Rationality on the vexed question of Palestinian”rights” can not usually be found from the left.
In Australia an ALP senator, Joe Bullock, has some pretty wise words for the ALP and for anyone involved in progressing any form of settlement in the region. Murray McCully would do well to acquaint himself with some of these views.
As I said in [my maiden] speech, a lifetime of representing working people is not easily set aside, nor should it be.
Naturally I assumed the Labor Party, my party, would share this focus. I did not imagine that at its first national conference since the election of the present Liberal government a few obsessives within the ALP would choose to concentrate instead on the Middle East peace process.
Much less did I imagine that these cranks would seek to undermine the bipartisan commitment to a two-state solution with a reckless, poorly thought-out and frankly foolish motion urging the immediate recognition of a state of Palestine.
Yet here we are.
It is quite absurd for everyone to be running around deciding to recognise a “state” that doesn’t exist in reality, is split ideologically and whose leaders refuse to renounce terrorism.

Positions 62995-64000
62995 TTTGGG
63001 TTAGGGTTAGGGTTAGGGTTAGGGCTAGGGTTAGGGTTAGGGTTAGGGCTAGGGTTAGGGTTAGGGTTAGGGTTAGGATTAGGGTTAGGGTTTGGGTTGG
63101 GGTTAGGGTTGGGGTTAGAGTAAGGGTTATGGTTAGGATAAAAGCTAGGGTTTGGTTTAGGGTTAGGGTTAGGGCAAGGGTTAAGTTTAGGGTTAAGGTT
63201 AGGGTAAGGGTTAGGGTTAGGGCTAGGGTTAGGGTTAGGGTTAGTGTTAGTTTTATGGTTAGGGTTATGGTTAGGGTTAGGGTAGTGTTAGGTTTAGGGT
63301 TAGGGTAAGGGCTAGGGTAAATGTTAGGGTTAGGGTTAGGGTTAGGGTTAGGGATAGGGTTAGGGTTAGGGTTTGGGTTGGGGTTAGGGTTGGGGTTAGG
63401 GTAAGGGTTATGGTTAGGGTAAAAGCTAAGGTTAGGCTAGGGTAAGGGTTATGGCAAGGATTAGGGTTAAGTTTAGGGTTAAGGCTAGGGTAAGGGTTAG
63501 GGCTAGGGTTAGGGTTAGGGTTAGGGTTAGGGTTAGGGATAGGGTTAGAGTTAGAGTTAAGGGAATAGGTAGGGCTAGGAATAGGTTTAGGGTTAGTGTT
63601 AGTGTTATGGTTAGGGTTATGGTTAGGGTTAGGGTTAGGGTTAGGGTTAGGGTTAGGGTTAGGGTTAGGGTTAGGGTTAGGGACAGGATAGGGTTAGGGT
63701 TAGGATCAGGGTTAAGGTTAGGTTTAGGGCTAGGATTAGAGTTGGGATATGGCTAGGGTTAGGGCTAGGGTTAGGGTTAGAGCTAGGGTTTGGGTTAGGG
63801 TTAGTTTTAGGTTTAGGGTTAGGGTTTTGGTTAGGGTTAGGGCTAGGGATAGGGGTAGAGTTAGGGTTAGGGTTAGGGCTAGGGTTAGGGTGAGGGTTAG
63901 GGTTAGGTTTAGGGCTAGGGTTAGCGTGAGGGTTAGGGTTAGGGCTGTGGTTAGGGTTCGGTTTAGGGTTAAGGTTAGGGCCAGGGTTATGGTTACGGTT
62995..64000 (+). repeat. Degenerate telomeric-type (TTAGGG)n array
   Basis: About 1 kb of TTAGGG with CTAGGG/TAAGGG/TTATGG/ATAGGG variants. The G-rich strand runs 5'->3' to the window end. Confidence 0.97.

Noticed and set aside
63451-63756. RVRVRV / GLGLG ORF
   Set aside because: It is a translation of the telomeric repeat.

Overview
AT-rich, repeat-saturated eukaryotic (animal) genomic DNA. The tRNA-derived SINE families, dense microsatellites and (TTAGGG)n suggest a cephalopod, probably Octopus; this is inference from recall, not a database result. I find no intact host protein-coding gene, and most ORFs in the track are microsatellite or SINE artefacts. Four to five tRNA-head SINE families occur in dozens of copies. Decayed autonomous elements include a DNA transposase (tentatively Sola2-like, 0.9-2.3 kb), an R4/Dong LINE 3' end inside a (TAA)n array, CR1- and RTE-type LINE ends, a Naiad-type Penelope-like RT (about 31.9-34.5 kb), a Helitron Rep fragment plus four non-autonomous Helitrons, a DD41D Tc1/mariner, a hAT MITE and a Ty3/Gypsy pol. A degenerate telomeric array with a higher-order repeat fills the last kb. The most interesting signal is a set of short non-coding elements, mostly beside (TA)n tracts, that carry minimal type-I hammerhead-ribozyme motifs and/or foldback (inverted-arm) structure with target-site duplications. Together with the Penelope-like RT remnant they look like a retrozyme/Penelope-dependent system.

It would appear to be stating the obvious to say that all sides in this discussion want to see a resolution of the conflict on the basis of “two states for two peoples”. And so, in this context, it is quite accurate to say that everyone, certainly within the ALP, supports a Palestinian state. However, sensible people recognise the vast gulf between wanting to see a Palestinian state established within a framework of secure borders, the renunciation of violence and terrorism, and a final peace settlement on the one hand and, on the other, demanding a Palestinian state be established at once without regard for these issues.
The advocates of immediate recognition have never answered five key questions about their position. Read more »